I’m almost starting to admire David Cameron. Almost.
There is something that borders on the impressive about the former prime minister’s dedication to the destruction of his own reputation. He may have been a casually idle premier, but he’s really rolled up his sleeves and got stuck into the job of trashing his own name.
How many times did he use the private jets of his collapsed finance firm to travel between his houses? Can’t remember. How much did said collapsed financial contraption pay him for services including pestering senior civil servants with texts signed ‘Love, DC’? Not saying, but it was much more than the mere £150k he got for being PM.
What possible justification could he, the man who used to give pretty speeches about the evils of former ministers lobbying for cash, give for being an ex-minister revealed to have been lobbying for cash? Dave wanted ministers to prop up Greensill Capital because its financial engineering was a form of public service, apparently. Not that he has had any thanks or even a medal for this heroic act of devotion to Queen and country, poor lamb.
Instead, he gets mockery and scorn. Friday’s front pages are gloriously brutal. ‘Sleazy Jet’ is the headline on the Metro, while the FT’s deadpan approach is even more deadly: ‘Cameron says Greensill lobbying was for benefit of British economy’. Readers can draw their own conclusions about that claim and the man who made it.
Writing about Cameron’s second-rate lobbying herebefore, I’ve used the word ‘humiliation’. And on the face of it, that seems right. The public spectacle of the former PM justifying his seedy entreaties – by turns wheedling and threatening – to old colleagues to help a failing firm that was paying him scads of cash is the sort of embarrassment that would send a lesser man fleeing for the shadows, self-exiled from public life forever more.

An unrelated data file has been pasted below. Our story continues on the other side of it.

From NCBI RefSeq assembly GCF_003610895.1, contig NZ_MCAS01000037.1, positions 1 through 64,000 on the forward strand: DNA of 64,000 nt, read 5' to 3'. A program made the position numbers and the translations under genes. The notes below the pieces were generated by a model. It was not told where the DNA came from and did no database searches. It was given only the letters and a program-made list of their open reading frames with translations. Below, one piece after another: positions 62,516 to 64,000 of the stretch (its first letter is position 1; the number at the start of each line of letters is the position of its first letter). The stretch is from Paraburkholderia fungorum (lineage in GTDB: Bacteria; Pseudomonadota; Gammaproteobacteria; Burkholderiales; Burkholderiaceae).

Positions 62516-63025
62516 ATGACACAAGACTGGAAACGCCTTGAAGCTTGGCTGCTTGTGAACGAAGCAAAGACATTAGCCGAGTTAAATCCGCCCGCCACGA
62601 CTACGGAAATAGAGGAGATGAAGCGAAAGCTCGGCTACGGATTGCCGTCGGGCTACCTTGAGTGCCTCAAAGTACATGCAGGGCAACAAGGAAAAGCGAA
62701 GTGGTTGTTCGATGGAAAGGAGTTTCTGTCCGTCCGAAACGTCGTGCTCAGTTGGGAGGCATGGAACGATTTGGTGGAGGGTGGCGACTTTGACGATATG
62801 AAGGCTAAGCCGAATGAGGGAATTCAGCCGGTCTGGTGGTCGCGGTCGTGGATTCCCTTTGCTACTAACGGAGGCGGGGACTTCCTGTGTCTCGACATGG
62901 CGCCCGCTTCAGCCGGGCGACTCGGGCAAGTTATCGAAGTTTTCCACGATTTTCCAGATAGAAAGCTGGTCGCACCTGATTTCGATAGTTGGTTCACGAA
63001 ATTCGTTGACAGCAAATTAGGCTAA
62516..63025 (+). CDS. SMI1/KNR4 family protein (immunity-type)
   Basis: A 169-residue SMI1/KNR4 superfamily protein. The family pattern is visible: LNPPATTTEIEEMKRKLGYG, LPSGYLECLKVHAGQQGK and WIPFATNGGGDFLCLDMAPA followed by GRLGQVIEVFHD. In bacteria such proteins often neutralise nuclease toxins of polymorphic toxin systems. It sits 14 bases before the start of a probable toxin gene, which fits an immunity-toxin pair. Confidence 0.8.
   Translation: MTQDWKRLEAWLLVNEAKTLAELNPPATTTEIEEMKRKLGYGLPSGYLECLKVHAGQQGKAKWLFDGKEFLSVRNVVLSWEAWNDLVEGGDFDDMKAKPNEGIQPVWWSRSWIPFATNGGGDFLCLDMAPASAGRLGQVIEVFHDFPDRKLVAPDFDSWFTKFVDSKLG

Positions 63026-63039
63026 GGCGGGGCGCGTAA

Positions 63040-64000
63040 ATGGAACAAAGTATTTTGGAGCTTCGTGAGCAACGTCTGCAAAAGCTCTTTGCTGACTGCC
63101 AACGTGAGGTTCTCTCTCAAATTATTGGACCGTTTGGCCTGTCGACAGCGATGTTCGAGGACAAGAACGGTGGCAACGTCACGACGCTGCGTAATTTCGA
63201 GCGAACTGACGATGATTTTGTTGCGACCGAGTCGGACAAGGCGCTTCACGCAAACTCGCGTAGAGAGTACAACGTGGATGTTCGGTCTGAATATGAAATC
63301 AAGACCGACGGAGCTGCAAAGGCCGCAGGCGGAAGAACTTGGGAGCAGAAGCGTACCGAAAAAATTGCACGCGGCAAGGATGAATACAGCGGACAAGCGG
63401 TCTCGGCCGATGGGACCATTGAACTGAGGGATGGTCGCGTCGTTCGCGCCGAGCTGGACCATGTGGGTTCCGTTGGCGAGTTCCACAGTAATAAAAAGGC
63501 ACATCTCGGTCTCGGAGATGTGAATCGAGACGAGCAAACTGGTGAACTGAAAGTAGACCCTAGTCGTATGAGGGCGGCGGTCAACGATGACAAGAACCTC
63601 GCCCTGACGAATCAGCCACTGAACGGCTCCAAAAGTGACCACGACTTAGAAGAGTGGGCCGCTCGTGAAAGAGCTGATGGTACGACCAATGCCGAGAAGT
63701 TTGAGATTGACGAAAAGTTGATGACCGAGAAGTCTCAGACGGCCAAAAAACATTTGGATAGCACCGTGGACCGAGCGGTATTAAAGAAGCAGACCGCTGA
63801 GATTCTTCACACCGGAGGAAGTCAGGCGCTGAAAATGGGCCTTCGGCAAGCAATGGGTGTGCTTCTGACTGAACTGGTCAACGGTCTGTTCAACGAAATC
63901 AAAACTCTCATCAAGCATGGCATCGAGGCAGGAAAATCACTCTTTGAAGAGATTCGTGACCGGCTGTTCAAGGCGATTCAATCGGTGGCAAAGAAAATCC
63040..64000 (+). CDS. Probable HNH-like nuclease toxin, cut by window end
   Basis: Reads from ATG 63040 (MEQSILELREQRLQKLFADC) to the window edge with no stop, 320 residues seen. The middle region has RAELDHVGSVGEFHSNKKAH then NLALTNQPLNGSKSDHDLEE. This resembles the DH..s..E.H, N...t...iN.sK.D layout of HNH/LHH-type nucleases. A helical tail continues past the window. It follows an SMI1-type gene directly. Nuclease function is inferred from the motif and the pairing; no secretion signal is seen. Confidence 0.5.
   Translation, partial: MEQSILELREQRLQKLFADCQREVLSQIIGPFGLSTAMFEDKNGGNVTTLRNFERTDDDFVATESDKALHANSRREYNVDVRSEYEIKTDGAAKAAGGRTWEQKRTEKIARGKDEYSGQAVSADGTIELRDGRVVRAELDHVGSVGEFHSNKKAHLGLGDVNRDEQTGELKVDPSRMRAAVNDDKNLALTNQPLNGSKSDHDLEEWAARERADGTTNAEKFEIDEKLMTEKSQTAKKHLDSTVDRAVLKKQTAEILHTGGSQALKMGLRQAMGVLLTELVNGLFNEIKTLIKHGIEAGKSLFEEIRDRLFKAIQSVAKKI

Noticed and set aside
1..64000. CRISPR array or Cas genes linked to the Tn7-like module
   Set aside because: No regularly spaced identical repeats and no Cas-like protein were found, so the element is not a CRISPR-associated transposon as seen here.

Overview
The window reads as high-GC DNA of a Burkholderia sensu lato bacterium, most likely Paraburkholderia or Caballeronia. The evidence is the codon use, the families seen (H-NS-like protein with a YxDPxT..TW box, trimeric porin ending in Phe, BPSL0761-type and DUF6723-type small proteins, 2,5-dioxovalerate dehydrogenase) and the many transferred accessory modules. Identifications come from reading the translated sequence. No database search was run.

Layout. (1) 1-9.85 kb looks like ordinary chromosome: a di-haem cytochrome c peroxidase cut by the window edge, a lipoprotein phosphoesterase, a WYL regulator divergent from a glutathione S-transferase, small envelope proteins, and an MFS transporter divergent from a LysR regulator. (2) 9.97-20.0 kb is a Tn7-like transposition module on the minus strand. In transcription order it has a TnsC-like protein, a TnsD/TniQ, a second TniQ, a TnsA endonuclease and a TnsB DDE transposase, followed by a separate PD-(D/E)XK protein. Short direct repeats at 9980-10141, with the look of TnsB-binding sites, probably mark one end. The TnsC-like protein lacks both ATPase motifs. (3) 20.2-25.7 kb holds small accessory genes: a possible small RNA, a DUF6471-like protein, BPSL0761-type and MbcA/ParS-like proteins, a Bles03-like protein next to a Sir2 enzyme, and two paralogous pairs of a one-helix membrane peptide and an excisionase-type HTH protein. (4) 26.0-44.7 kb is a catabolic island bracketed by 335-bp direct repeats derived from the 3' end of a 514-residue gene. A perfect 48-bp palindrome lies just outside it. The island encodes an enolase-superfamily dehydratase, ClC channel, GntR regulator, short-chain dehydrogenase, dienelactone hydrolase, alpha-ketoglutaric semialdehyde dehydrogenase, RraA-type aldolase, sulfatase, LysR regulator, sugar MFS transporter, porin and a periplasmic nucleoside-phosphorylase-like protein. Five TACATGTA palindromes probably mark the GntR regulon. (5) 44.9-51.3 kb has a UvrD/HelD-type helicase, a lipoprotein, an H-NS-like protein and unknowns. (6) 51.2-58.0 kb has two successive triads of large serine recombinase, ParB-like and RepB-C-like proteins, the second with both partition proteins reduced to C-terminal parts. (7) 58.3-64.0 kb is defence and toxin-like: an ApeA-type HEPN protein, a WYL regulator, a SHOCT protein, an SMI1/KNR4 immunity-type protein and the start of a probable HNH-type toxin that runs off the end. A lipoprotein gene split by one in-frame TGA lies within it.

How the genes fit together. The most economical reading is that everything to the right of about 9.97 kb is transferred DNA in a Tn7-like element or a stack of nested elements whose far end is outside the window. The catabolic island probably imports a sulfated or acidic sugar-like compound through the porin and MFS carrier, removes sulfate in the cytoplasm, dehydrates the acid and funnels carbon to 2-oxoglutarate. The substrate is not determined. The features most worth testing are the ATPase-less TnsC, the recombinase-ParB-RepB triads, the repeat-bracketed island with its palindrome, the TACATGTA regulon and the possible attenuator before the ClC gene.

But watching Cameron glossily gliding through his evidence sessions with MPs, I found myself wondering if it’s truly accurate to talk about humiliation. Because for that to be the case, Cameron would actually have to care. He’s only really humiliated if he feels the burning heat of embarrassment, the queasy conviction that he has been caught out and shown up. Dictionaries typically define embarrassment as a feeling of self-consciousness, shame, or awkwardness.
Does Dave actually feel those things, now or ever? All leading politicians have the capacity to persuade themselves that they are right under even the most difficult circumstances, and you need industrial-grade self-belief to reach No. 10. But Cameron always had another quality that’s relevant here: disdain.
Oh, he hid it well, often, but it was always there – a fundamental, contemptuous disregard for what lesser people might think of him. It is disdain, I think, that ultimately explained why Cameron could simply turn tail and run away after his epochal failure over Brexit: he simply didn’t care what any of us might think of him for such cravenness. After all, who are we, little people with little lives and little houses, to judge him? Why should he pay a jot of attention to what we might think of him?
And so I wonder if, even as his shame is plastered across front pages once again, Cameron is actually shamed. Obviously, I rather hope so. But watching him breezing about private jets, six-figure salaries and the mild inconvenience of a major company collapsing around him, I can’t quite avoid a return of the suspicion that became familiar when I used to report on his premiership: in the end, he just doesn’t care.
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